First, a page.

There are some iconic races in the cycling calendar. With the history of the Tour de France and Giro d’Italia, the mountain ranges of the Pyrenees and the Alps, and the passion for the sport in several countries, these events are unforgettable experiences with plenty of tough challenges along the way.
Here, we have listed the most prestigious and essential races that are on many cyclists’ bucket lists. There are ‘The Big 6’ sportives, which are hugely popular one-day mass-participation races; 5 ‘Monuments’, which are professional tour races with options for amateurs to experience the course; and then there are 2 of our favourite ‘Classics’.
The Big 6
Course: Full: 312km/193 miles (5050m/16,568ft total elevation gain); Medium: 225km/139 miles (925m/13,034ft); Short: 167km/103 miles (2475m/8120ft)
This is seen as one of the most challenging sportives on the circuit, going around the island of Mallorca. Most of the climbing takes place early on in the race on the Tramuntana range, where you will ascend the Puig Major, Col de sa Pedrissa and Col de Feminina. In recent years, the course has been adapted to make it a closed-road route. You will be well supported throughout, with 6 feed stations along the way, and the effort will be rewarded with stunning views around the island and through old towns such as Arta. There is a tough 14-hour cut-off for the race, but there are shorter options at a distance of 225km or 167km if you want a shorter event that still contains some serious challenges.
Course: Full: 205km/127 miles (3840m/12,598ft total elevation gain); Short: 130km/80.8 miles (1871m/6138ft)
This is known as the ‘Queen of Granfondos’. Starting on Italy’s east coast, the Nine Hills of the course’s name provide some serious challenges. Some of the steepest sections reach a gradient of 18%, but you will create some spectacular memories along the way. The race has a rich heritage, and will be celebrating its 50th anniversary in 2020. To honour the 40th anniversary of Nove Colli in 2010, the world-famous Giro d’Italia used part of the course. The race is famous for its hospitality and for taking in a variety of Romagna’s most picturesque countryside. In the past, the 12,000 spaces have sold out within 4 minutes, so this is not one to be missed.
Granfondo Stelvio Santini:
Course: Full: 151.3km/94 miles (4058m/13,314ft total elevation gain); Medium: 137.9km/85.7 miles (3053m/10,016ft); Short: 60km/37.3 miles (1950m/6398ft)
This brutal course starts in Bormio and makes the most of the steep climbs of the Alps. Although the race’s tagline is ‘Know Your Enemy’, there are in fact two enemies you should know about: the first major climb comes just over the halfway mark, from Tovo up to the infamous Mortirolo, and ascends 1200m in only 12km. After a steep descent, the race then finishes with a leg-busting 1500m climb up to the Stelvio Pass on the Swiss border. The Stelvio is one of the top bucket list climbs for many cyclists, so this event is hugely popular for the mountain goats out there.
Course: Full: 174km/108 miles (5180m/16,995ft total elevation gain); Short: 13km/8.1 miles (1100m/3609ft)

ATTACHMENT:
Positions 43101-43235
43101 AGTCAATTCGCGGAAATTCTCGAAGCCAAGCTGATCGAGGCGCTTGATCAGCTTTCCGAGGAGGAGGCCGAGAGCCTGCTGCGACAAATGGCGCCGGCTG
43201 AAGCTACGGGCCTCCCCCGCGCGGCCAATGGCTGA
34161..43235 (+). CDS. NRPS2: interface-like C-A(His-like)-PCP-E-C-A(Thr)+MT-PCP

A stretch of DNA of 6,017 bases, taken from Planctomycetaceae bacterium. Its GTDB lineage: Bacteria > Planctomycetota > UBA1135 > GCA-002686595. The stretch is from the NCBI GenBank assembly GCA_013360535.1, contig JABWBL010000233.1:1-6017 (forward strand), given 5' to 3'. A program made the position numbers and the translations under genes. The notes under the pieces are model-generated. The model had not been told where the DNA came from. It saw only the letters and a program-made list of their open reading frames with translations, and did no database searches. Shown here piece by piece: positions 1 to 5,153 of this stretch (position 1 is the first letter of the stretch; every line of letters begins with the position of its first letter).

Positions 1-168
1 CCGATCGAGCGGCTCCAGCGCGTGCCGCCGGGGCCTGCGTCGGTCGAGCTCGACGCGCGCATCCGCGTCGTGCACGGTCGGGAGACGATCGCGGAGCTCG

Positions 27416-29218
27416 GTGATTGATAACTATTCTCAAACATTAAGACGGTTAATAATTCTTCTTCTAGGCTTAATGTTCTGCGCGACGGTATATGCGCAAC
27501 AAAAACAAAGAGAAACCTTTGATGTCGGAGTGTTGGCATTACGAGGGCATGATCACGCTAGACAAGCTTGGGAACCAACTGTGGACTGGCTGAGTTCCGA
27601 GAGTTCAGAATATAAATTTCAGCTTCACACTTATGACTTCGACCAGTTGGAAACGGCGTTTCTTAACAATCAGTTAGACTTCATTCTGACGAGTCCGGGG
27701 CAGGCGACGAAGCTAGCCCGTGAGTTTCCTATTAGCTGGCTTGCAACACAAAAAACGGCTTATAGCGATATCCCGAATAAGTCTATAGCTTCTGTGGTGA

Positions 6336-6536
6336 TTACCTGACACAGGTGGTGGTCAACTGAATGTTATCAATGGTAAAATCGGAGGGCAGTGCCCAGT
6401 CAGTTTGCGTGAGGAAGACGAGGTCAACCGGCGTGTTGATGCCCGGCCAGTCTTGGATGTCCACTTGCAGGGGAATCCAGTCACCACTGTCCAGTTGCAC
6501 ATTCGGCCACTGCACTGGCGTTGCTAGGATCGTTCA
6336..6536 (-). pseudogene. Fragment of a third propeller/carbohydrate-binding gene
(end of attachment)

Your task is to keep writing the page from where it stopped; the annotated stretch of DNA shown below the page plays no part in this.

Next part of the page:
This cyclosportive is known fondly in France as ‘the Old Lady’ and includes some of the most legendary and challenging mountains covered in the Tour de France. The Col du Glondon, Col du Telegraphe, and Col du Galibier are iconic enough, but the most famous climb is the final Alpe d’Huez, with its iconic 21 hairpin turns. Finishing this event will require serious dedication and determination, but you will receive full bragging rights in the cycling community. The short option two days before focuses just on Alpe d’Huez, and sees some competitive, speedy hill-climbing.
Maratona dles Dolomites:
Course: Full: 138km/85.7 miles (4230m/13,878ft total elevation gain); Middle: 106km/65.9 miles (3130m/10,269ft); Short/Sellaronda: 55km/34.2 miles (1780m/5840ft)
When you read that the course takes in seven mountain passes in the Dolomites, it’s no wonder that the race’s theme is the mix between wonder and angst. Most of these climbs individually are tougher than you’d find in any race, so when they are placed back to back, you’re going to be left with sore legs. The Passo Giau is perhaps the toughest climb, seeing as it ascends 922m in only 9.9km (that’s an average gradient of 9.3%), but it rewards you with incredible views down into the Ampezzo basin. If the long climbs haven’t emptied the tank enough, the ‘Mür dl giat’ (‘the cat wall’) is a short 360m burst up a slope with a 19% gradient. It is lined with supporters, food stalls, and musical entertainment, and is one of the main attractions of the race.
L’Étape du Tour:
Course: 177km/110 miles (3570m/11,713ft total elevation gain) [NB This is for the 2020 edition, in Nice]
Although the course for this race changes every year, whatever the route you know you will be in for a serious challenge. The event allows for amateur cyclists to have a go at one of the famous stages of the Tour de France. You will probably be taking in one of the iconic climbs in the Pyrenees or the Alps, and you will benefit from the same closed-road conditions that the professionals receive. Joining the peloton of 15,000 participants will make you feel like one of the legendary yellow jersey winners you’ve always watched on tv.
Tour de Flanders: